Donald Lindberg, director of the National Library of Medicine (NLM) of the U.S. National Institutes of Health, and Julia Royall, chief, International Programs, NLM, graciously offered the competent services of the NLM's Information Engineering Branch of the National Center for Biotechnology Information to convert the text into an electronic product available to all visitors to the National Library of Medicine's PubMed Web site. We would like to extend our gratitude to the National Center for Biotechnology Information team members—David Lipman, Jo McEntyre, and Mohammad Al-Ubaydli, and Belinda Beck—for their technical expertise and commitment.

With volume now in the dissemination phase, the Population Reference Bureau is charged to communicate its findings in formats likely to be of use to a range of audiences. We greatly value the work of the bureau's William P. Butz, president, and Nancy Yinger, director of international programs, in rapidly initiating this effort.

Multiple institutions from around the world contributed to organizing and hosting meetings that facilitated the preparation of this book and providing background for such meetings. We greatly appreciate the contributions and hospitality of these institutions, including the following:

  • Chinese Academy of Engineering and Chinese Academy of Sciences, Disease Control Priorities Project Launch and Inter-Academies Medical Panel Global Meeting, Beijing, China (April 2006)
  • Italian Ministry of Health, Veneto Region, consultation on child health and nutrition, Venice, Italy (January 2004)
  • Instituto Nacional de Salud Pública, Advisory Committee to the Editors meeting, Cuernavaca, Mexico (June 2002)
  • Institut Pasteur, Advisory Committee to the Editors meeting, Paris, France (March and December 2004)
  • Johns Hopkins Bloomberg School of Public Health, consultation on maternal and child health, Annapolis, Maryland (May 2002)
  • Johns Hopkins Paul H. Nitze School of Advanced International Studies, consultation on elimination and eradication of disease, and vaccinations, Washington, DC (October 2004)
  • Merck & Company Inc., consultation on research and product development priorities, Whitehouse Station, New Jersey (September 2004)
  • Multilateral Initiative on Malaria, consultations on the burden of malaria:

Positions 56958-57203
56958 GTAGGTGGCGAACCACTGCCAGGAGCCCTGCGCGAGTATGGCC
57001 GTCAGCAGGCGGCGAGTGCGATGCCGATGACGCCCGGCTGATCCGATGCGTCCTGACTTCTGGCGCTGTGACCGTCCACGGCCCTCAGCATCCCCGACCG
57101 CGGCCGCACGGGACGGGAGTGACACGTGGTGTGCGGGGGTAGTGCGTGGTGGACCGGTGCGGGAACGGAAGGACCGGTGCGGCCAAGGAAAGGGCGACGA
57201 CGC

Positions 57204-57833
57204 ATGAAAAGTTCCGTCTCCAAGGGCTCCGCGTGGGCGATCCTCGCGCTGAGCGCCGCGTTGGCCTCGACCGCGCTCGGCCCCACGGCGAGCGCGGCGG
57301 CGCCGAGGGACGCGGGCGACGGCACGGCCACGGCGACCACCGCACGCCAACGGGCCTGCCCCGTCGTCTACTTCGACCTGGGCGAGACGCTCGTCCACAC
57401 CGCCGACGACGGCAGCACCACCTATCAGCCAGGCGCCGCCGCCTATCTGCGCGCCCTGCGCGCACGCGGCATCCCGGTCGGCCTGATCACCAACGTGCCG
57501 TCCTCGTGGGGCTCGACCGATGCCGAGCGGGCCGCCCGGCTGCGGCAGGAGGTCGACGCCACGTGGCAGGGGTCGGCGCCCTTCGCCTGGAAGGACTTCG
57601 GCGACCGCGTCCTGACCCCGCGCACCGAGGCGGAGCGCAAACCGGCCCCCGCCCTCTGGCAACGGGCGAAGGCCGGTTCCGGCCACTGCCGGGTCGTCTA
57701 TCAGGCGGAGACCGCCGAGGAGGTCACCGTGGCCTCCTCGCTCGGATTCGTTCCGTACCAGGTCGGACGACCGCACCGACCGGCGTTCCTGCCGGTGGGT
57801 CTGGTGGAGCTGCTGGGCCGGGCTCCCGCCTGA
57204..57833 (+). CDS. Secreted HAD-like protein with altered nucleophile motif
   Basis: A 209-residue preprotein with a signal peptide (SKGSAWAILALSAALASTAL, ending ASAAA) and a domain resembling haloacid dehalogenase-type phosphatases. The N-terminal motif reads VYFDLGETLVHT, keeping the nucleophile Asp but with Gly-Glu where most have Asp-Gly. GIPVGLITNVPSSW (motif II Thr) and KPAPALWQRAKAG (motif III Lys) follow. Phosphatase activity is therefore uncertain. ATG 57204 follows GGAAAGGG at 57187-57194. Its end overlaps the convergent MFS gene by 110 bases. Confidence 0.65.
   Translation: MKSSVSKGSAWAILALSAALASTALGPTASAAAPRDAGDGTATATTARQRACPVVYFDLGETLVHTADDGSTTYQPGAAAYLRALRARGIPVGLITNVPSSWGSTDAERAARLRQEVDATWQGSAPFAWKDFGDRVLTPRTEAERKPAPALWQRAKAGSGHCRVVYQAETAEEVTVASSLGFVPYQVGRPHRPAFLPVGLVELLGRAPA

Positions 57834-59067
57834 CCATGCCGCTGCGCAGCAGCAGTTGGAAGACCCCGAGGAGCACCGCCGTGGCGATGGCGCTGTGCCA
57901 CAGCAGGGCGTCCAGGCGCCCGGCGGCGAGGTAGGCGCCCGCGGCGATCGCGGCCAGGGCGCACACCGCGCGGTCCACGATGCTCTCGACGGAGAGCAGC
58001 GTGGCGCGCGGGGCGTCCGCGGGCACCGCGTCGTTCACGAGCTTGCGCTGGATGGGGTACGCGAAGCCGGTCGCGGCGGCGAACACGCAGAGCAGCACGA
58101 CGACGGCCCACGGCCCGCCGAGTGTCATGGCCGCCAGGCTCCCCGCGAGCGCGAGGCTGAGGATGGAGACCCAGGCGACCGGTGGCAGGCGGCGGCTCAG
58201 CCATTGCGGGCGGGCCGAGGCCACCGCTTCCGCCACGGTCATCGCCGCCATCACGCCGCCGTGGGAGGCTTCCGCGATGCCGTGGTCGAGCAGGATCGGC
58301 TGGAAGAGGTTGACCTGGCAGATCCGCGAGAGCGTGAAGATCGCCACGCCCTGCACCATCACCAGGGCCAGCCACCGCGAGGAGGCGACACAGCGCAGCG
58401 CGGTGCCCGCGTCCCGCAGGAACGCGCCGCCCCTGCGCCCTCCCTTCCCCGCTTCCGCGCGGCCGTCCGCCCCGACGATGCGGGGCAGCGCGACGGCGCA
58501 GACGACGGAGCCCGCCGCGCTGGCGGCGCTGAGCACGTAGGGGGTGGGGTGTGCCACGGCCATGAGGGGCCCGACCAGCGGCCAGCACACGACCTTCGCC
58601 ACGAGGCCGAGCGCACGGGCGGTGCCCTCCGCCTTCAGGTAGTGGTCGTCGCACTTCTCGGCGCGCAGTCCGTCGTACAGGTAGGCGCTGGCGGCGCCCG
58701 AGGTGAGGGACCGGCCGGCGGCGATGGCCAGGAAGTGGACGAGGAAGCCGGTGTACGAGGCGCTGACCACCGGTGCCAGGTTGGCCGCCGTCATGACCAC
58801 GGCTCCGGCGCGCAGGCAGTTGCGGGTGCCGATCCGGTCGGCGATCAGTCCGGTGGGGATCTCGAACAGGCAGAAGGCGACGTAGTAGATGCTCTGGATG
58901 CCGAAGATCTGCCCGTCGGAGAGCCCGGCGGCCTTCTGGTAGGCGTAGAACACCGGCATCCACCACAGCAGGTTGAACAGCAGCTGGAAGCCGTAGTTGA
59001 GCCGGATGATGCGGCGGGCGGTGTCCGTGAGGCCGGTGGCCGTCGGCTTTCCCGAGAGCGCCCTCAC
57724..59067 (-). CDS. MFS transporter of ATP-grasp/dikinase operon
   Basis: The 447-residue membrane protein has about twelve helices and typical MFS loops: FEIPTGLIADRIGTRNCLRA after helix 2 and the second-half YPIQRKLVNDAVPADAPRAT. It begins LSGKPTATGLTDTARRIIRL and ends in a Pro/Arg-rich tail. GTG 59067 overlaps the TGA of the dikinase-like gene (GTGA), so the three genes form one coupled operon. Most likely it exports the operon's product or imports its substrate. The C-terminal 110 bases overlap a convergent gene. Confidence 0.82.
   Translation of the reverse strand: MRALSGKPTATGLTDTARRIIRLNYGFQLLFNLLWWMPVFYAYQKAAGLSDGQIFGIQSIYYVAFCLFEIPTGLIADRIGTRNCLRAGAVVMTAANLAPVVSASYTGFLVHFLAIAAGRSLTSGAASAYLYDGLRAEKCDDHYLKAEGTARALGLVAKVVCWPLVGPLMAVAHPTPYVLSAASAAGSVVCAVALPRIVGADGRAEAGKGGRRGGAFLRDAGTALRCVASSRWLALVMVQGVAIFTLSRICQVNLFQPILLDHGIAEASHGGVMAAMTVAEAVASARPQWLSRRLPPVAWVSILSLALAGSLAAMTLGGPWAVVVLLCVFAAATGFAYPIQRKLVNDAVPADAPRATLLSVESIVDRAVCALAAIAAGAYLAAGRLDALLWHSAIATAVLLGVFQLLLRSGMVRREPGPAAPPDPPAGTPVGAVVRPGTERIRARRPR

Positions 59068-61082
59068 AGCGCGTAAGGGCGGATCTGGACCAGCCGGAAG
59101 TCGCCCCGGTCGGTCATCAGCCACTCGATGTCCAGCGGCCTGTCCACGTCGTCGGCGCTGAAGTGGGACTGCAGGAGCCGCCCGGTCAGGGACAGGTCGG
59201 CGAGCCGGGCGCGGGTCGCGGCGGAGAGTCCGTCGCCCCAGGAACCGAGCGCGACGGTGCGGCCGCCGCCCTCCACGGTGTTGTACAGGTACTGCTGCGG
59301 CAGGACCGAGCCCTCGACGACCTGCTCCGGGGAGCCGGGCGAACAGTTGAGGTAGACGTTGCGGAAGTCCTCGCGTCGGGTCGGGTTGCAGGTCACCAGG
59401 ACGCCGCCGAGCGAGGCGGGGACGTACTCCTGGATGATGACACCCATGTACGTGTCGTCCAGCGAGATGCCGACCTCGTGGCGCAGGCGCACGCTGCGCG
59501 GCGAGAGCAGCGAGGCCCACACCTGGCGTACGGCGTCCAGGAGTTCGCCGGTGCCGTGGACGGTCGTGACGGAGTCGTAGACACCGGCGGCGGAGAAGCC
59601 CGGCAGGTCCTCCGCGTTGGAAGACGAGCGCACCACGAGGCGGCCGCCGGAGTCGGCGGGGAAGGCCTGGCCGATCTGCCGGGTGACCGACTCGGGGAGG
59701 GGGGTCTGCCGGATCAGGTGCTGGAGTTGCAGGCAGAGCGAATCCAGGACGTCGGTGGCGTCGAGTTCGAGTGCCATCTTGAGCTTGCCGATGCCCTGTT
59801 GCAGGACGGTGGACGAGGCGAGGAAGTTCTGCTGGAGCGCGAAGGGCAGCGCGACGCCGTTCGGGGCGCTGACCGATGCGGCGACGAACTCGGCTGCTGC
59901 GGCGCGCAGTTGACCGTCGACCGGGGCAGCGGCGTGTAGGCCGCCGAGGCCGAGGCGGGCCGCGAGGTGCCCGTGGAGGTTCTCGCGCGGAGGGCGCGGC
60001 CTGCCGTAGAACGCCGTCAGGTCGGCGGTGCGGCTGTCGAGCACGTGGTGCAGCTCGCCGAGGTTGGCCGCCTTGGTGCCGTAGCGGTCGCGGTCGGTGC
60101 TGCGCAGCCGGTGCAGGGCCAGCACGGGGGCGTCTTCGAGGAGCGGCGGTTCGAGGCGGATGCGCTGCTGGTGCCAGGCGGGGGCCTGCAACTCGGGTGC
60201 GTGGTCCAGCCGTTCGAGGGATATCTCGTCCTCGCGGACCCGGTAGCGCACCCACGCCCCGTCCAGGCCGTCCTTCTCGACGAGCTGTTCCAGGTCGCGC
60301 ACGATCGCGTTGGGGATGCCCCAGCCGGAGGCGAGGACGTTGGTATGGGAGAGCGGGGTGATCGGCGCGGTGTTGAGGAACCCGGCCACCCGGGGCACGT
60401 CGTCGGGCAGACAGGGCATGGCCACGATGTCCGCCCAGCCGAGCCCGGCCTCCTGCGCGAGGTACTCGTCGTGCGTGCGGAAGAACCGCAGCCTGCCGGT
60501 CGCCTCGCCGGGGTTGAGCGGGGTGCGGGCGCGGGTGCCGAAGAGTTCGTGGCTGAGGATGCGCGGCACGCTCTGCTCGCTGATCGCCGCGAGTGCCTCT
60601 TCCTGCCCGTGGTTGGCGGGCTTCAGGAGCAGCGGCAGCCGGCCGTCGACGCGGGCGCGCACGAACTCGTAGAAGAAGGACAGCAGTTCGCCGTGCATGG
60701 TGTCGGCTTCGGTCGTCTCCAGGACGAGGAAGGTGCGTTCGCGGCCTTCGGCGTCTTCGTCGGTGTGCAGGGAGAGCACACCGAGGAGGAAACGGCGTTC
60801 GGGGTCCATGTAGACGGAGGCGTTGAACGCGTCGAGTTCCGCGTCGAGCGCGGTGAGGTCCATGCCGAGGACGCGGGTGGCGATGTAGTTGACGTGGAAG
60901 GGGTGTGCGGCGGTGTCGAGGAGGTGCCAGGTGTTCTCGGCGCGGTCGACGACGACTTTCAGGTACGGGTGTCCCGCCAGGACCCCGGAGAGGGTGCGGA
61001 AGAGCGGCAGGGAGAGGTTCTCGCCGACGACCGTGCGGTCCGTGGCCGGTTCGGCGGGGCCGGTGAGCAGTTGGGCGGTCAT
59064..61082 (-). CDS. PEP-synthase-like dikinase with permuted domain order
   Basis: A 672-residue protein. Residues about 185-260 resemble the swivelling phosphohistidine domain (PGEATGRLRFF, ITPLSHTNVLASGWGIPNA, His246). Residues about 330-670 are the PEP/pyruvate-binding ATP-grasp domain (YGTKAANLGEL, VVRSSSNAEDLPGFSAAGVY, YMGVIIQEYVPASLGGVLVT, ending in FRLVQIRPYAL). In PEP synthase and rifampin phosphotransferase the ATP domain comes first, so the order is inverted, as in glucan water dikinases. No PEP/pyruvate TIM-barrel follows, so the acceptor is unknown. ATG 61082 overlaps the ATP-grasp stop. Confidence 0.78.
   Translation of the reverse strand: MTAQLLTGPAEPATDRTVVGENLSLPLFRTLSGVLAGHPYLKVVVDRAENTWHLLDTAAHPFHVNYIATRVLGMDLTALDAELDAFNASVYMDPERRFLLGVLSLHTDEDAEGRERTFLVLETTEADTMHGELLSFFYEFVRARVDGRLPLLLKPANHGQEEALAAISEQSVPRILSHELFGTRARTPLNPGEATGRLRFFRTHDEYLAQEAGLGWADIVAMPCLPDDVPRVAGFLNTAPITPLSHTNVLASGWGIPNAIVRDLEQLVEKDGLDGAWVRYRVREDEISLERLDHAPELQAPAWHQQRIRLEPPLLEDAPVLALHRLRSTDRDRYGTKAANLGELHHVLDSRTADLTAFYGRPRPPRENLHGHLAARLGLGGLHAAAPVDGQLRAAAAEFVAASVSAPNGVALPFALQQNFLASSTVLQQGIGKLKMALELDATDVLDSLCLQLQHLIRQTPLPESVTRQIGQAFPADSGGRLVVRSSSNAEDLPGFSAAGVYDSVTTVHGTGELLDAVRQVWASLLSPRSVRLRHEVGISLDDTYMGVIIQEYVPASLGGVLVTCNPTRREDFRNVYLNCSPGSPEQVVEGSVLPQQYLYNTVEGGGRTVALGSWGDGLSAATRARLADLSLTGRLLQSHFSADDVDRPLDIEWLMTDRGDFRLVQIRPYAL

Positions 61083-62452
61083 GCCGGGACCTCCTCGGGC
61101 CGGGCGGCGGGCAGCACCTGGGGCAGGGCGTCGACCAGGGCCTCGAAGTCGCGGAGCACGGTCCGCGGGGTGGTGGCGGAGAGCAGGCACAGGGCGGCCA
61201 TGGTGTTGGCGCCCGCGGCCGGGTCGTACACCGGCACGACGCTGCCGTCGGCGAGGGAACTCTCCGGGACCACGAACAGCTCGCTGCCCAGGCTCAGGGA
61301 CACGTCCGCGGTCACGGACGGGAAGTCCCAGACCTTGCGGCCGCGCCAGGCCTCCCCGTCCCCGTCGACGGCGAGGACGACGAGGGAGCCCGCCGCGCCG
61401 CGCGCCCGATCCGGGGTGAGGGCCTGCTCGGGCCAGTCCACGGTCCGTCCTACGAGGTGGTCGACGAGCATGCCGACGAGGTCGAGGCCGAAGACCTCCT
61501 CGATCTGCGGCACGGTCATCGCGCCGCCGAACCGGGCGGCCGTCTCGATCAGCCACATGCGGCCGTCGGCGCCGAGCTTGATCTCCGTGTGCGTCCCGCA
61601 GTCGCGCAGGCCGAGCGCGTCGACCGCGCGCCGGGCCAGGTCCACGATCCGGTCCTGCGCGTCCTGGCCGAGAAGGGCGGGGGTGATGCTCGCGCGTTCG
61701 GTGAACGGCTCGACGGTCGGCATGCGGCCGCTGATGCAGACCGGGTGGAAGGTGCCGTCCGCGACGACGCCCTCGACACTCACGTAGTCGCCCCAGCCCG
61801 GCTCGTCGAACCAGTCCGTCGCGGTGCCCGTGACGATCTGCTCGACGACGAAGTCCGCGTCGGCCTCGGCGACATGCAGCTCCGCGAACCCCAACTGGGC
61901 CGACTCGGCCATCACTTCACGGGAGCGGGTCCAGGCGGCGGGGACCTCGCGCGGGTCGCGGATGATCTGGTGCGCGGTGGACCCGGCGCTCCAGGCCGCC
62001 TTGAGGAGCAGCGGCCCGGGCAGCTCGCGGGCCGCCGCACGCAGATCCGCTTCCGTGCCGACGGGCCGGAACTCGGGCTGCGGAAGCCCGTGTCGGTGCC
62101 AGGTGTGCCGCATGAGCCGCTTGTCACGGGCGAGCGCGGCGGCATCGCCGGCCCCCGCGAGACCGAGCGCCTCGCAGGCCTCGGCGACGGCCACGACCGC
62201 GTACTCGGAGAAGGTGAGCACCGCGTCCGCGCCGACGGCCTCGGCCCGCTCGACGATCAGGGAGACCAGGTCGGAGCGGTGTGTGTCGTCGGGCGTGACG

• National Institute of Medical Research, Arusha, Tanzania (November 2002)
    • University of Yaoundé, Cameroon (November 2005)
  • National Cancer Institute, National Institutes of Health, consultation on cancer prevention, treatment, and pain control, Bethesda, Maryland (June 2003)
  • Oswaldo Cruz Foundation, World Health Organization, and Pan-American Health Organization, consultation on tropical infectious diseases, Rio de Janeiro, Brazil (April–May 2003)
  • Université de Lausanne, consultation on cardiovascular disease, Lausanne, Switzerland (March 2002)
  • University of California, Berkeley, consultation on learning and developmental disorders, Berkeley, California (August 2003)
  • University of California, San Francisco, consultation on surgery, San Francisco, California (July 2003)
  • University of Queensland, School of Population Health, authors' meeting on psychiatric disorders, neurology, and alcohol and other substance abuse, Brisbane, Australia (August 2003)
  • University of Washington, consultation on sexually transmitted infections, Seattle, Washington (July 2003)
  • University of the Witwatersrand, consultations on health systems and on capacity strengthening and management reform, Johannesburg, South Africa (July 2004)
  • World Health Organization, Division of Mental Health, and National Institutes of Health, National Institute of Mental Health, consultation on mental health economics, Geneva, Switzerland (March 2004).

Coordination of the work leading to this publication and background research were undertaken by a small secretariat. Nancy Hancock, Pamela Maslen, and Sonbol A. Shahid-Salles provided outstanding research assistance; Andrew Marshall ably managed the budget and process; Candice Byrne provided key communications guidance, staff and editorial assistance; and Mantra Singh and Cherice Holloway provided staff assistance. Richard Miller, Lauren Sikes and Tommy Freeman of the FIC provided excellent administrative support to the Disease Control Priorities Project. Their work was absolutely essential in producing this book, and we are deeply grateful for their commitment and productivity. With so many authors and institutions involved, we are aware that many more people gave countless hours to this endeavor. We thank them also for their dedication.

The Editors

Copyright © 2006, The International Bank for Reconstruction and Development/The World Bank Group.
Bookshelf ID: NBK11776